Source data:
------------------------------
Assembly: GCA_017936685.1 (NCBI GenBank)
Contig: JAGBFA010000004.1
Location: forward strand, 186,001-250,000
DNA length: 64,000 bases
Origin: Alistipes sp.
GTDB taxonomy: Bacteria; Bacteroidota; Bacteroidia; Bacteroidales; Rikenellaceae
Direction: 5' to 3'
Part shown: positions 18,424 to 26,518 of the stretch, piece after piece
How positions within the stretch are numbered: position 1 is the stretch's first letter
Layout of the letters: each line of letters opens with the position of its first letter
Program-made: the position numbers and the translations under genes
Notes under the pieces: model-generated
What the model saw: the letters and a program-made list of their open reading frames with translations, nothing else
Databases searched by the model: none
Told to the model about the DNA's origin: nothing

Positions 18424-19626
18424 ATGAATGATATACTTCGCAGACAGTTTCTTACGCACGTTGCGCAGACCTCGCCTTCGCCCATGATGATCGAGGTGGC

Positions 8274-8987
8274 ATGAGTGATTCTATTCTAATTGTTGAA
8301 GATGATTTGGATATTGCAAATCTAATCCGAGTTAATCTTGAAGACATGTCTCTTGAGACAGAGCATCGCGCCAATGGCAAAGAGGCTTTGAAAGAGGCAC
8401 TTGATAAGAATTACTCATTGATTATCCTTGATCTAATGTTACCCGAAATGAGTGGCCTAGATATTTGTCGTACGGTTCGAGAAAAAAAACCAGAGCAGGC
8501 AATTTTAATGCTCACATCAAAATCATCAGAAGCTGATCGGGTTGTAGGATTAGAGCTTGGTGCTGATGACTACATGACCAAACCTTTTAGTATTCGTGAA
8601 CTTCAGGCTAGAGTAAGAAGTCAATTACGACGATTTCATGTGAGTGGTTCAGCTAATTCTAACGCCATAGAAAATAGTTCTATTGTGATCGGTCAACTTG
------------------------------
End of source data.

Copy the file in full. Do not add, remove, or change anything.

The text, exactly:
Assembly: GCA_017936685.1 (NCBI GenBank)
Contig: JAGBFA010000004.1
Location: forward strand, 186,001-250,000
DNA length: 64,000 bases
Origin: Alistipes sp.
GTDB taxonomy: Bacteria; Bacteroidota; Bacteroidia; Bacteroidales; Rikenellaceae
Direction: 5' to 3'
Part shown: positions 18,424 to 26,518 of the stretch, piece after piece
How positions within the stretch are numbered: position 1 is the stretch's first letter
Layout of the letters: each line of letters opens with the position of its first letter
Program-made: the position numbers and the translations under genes
Notes under the pieces: model-generated
What the model saw: the letters and a program-made list of their open reading frames with translations, nothing else
Databases searched by the model: none
Told to the model about the DNA's origin: nothing

Positions 18424-19626
18424 ATGAATGATATACTTCGCAGACAGTTTCTTACGCACGTTGCGCAGACCTCGCCTTCGCCCATGATGATCGAGGTGGC

Positions 8274-8987
8274 ATGAGTGATTCTATTCTAATTGTTGAA
8301 GATGATTTGGATATTGCAAATCTAATCCGAGTTAATCTTGAAGACATGTCTCTTGAGACAGAGCATCGCGCCAATGGCAAAGAGGCTTTGAAAGAGGCAC
8401 TTGATAAGAATTACTCATTGATTATCCTTGATCTAATGTTACCCGAAATGAGTGGCCTAGATATTTGTCGTACGGTTCGAGAAAAAAAACCAGAGCAGGC
8501 AATTTTAATGCTCACATCAAAATCATCAGAAGCTGATCGGGTTGTAGGATTAGAGCTTGGTGCTGATGACTACATGACCAAACCTTTTAGTATTCGTGAA
8601 CTTCAGGCTAGAGTAAGAAGTCAATTACGACGATTTCATGTGAGTGGTTCAGCTAATTCTAACGCCATAGAAAATAGTTCTATTGTGATCGGTCAACTTG